4. It looks like Friedman predicted something and Krugman (who really is not a macro-economist he really is more of a Keynesian fanboy rather then a Keynesian economist) wants something.

    For example I predict Romney will win in 2012…many republicans want Romney to win in 2012.

    Republicans and I do not agree.

    See how that works?

  5. Odd. I seem to recall the Irish already had a plan for this.

  6. I support it, as I supported Simpson-Bowles as a short term plan. If governments are going to continue to spend ridiculous amounts, they should raise taxes and pay the political price for their spending today.

    Putting it on the credit card should not be an option for any nation with a debt over 50% of GDP. I’d support a constitutional amendment mandating a “budget surplus every year national debt stays above 25% of GDP”, with all the surplus going to pay down the principal.

    And just because bailouts and welfare are excluded from mandatory structural reforms doesn’t necessarily mean they HAVE to exclude them. Still, the proposal is better than no constraints at all.

    1. What if the government continued to borrow, but distributed the debt to current taxpayers, proportionate to their share of taxes? It would reduce the risk of 100% default (though lesser defaults would likely happen more often), it would make the issue of debt more personal to ordinary citizens, but most importantly, it would end the problem of taxation without representation — of one generation getting stuff, and sticking the next generation with the bill though they had no choice in the matter.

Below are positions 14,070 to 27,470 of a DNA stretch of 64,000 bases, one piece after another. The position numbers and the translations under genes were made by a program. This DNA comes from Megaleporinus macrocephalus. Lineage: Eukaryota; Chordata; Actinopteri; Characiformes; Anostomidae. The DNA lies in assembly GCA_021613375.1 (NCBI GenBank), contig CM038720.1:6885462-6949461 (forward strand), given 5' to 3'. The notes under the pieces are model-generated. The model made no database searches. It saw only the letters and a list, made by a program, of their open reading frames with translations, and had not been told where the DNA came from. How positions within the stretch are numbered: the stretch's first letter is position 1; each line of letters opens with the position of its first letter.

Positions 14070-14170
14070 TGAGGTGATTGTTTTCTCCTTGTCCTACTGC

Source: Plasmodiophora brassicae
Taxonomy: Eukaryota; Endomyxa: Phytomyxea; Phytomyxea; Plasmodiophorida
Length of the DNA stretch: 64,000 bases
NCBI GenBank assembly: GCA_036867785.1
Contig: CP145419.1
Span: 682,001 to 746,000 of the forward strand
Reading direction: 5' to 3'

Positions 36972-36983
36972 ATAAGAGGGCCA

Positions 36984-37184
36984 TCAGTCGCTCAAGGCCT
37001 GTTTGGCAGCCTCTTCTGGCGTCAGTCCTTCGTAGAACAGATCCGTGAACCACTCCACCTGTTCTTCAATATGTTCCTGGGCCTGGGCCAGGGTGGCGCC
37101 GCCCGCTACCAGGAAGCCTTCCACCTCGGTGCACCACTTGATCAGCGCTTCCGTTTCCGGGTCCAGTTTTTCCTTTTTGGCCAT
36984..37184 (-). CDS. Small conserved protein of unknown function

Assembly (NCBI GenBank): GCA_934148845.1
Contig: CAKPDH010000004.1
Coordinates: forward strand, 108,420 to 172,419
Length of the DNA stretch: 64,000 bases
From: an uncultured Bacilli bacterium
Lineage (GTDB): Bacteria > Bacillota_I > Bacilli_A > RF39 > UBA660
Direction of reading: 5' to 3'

1. That would certainly get people’s attention. The trouble is that the taxes are too progressive for the hoped for revolution (which has to be the reason to suggest such a plundering.)It is much easier to plunder future generations.

  7. Is Friedman an Austrian?